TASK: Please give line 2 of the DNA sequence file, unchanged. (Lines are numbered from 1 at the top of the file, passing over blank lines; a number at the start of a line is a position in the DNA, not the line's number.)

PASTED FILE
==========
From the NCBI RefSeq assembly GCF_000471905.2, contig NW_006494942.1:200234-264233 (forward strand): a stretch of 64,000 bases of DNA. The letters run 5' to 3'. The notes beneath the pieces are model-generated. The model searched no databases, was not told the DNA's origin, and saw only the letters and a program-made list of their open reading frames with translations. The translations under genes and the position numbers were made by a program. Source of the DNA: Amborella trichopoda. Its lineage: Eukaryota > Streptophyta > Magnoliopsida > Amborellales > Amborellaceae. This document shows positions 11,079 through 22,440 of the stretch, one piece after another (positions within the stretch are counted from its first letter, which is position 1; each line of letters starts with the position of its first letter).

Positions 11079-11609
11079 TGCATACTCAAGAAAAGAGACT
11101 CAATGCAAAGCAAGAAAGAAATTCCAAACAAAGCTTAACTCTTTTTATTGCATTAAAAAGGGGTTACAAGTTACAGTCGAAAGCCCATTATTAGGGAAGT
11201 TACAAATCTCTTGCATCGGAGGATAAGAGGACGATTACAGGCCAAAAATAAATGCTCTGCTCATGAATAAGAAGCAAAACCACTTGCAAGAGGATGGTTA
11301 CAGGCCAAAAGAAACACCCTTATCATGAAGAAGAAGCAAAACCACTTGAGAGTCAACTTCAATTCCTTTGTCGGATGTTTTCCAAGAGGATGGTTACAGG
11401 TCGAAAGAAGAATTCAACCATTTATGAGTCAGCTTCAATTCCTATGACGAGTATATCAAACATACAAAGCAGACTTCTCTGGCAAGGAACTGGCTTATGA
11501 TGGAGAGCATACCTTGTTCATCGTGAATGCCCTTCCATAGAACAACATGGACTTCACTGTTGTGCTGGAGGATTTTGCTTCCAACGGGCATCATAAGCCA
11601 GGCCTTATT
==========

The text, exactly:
Positions 11079-11609